Undergrad Student Spotlight: Thai Lopez

Thai Lopez (BA ’22)

When I first came to K-State, I wanted to be a writer, and I imagined the next four years would be dedicated to preparing me to be the writer I always dreamed of being. My preferred genre was romance, I loved reading romance novels and I wanted to write them with my own twist. 

Though I still enjoy reading romance novels and writing, my goals have changed over the years. The English Department has made me a better writer and helped me find my own path.

During my four years as an English major at K-State, I have learned that I love helping others as much as, or even more than, I love writing. For much of my time here I worked in the English Department as a student office assistant. I enjoyed meeting and helping students and faculty. As an English Ambassador, I had the opportunity to talk to prospective English majors about the program. I realized I love helping students feel welcomed and determine if English is the right major for them. Deciding a major is challenging, and I can offer that student perspective.

My English classes introduced me to the concept of intersectional identity, which has emboldened me to become a strong advocate for multicultural students. As a first-generation Latina student, I have found identity and culture to be interesting, and English classes enabled me to explore cultural differences and possibilities. Through various English classes I got to study topics that sparked my interest, like diversity in sci-fi or gendering baby clothes.

Though I love my home in the English Department, over time I discovered other opportunities for action on campus. My first year of college was a challenging one: I faced a lot of discrimination and I wanted to do something about it. So as a freshman, I applied for a Resident Assistant position; I knew I wanted the job because I wanted to make a difference in dorm life.  Fast forward to today, and I have been a Resident Assistant for three years, where I work to help students have a better experience than I did. This job has taught me so much, but most importantly it’s helped me focus my passion for helping others and continued growth in areas of equity and inclusion. Attending a primarily white institution does come with a lot of challenges, like feeling isolated and alone from the main student population. Through equity and inclusion training I am constantly learning about identities that are similar or different from my own and how to navigate those similarities and differences on campus. This makes me a better activist for others. I love being able to help foster a welcoming environment for everyone.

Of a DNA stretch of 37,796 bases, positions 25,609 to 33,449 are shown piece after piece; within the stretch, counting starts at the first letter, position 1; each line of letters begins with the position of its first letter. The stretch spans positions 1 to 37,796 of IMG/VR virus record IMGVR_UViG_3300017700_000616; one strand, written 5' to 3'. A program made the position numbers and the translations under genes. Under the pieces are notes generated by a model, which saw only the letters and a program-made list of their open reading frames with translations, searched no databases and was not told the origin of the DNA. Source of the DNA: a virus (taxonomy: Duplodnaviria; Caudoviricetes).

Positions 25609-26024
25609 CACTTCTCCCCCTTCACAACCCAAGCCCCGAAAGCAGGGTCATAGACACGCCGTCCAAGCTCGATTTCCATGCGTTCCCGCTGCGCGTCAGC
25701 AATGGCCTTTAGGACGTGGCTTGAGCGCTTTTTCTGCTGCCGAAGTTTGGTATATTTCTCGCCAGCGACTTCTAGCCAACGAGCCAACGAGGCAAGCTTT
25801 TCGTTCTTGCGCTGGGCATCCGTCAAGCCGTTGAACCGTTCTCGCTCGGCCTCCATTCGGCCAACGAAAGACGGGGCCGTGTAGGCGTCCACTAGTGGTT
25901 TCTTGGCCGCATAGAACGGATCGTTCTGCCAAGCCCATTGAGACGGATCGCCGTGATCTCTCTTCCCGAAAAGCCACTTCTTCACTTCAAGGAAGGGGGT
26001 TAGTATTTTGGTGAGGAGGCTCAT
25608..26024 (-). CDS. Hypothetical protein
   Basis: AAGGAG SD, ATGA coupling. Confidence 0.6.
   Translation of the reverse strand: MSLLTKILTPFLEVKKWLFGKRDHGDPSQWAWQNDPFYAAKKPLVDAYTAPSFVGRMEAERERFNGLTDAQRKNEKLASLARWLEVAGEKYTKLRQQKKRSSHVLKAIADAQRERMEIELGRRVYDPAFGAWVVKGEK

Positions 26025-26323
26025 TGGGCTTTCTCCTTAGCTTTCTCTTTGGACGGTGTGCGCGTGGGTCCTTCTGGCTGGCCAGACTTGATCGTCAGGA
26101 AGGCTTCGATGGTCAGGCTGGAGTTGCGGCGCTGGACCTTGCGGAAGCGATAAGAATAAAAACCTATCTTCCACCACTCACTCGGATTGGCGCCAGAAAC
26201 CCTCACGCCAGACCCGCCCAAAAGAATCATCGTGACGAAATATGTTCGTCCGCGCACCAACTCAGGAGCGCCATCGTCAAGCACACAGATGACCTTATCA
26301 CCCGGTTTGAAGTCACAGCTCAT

In many ways, the RA job helped me recognize more opportunities to engage with social justice and multiculturalism. My supervisors encouraged me to follow my passion and expand my interests past housing and dining. This is when I became a founding member of the Stargazers, which is an interest group of Delta Alpha Sigma Multicultural Sorority Incorporated. As president of Stargazers, I help lead the group in planning and hosting events that unite women from various cultures, nationalities, and backgrounds. I helped start this organization at the perfect time: when the pandemic started, my friend group had shrunk, and due to ignorant comments, I felt alone on campus. Stargazers allowed me to work with a diverse group of women that was determined to give back to the community and support one another.

The McNair Scholar program gave me the opportunity to research other ways of promoting multiculturalism in the university. As a McNair Scholar, I was funded to participate in summer research. My research examined the Call Me MISTER program. I learned how programs like Call Me MISTER help students from diverse backgrounds succeed in the College of Education. Another piece of my research was conducted with the Chapman Center, where I learned more about being bilingual in rural communities. These research opportunities have helped me gain a better understanding of the programs that are in place to help students be successful. This is when I began to realize my future career path was in Student Affairs.

I have been so lucky to have a strong support system throughout my time at K-State. My professors, advisors, the McNair team and my bosses have all played a role in my success. They have guided me, in ways I could have never imagined when I began college as a freshman. I want to help students the way that all these people have helped me. I don’t think I would have been so successful in all my endeavors without my support system. These people and participating in these programs made me realize I could do this for a career!

Even though I no longer want to be a writer of fiction, the English Department has provided me with opportunities to branch out and discover other ways of using my talents and my passion for including more students in higher education. My experiences in the English Department — in the classroom, as a worker, and as a researcher — have all come together to help me define my career goals. Thanks to many K-Staters, this upcoming fall I will begin a master’s degree in Student Affairs Administration in Higher Education at Ball State University. I know this is what I want to do with my life: I want to help others feel like they belong, and I want to help other college students succeed.

Thai Lopez (BA ’22)

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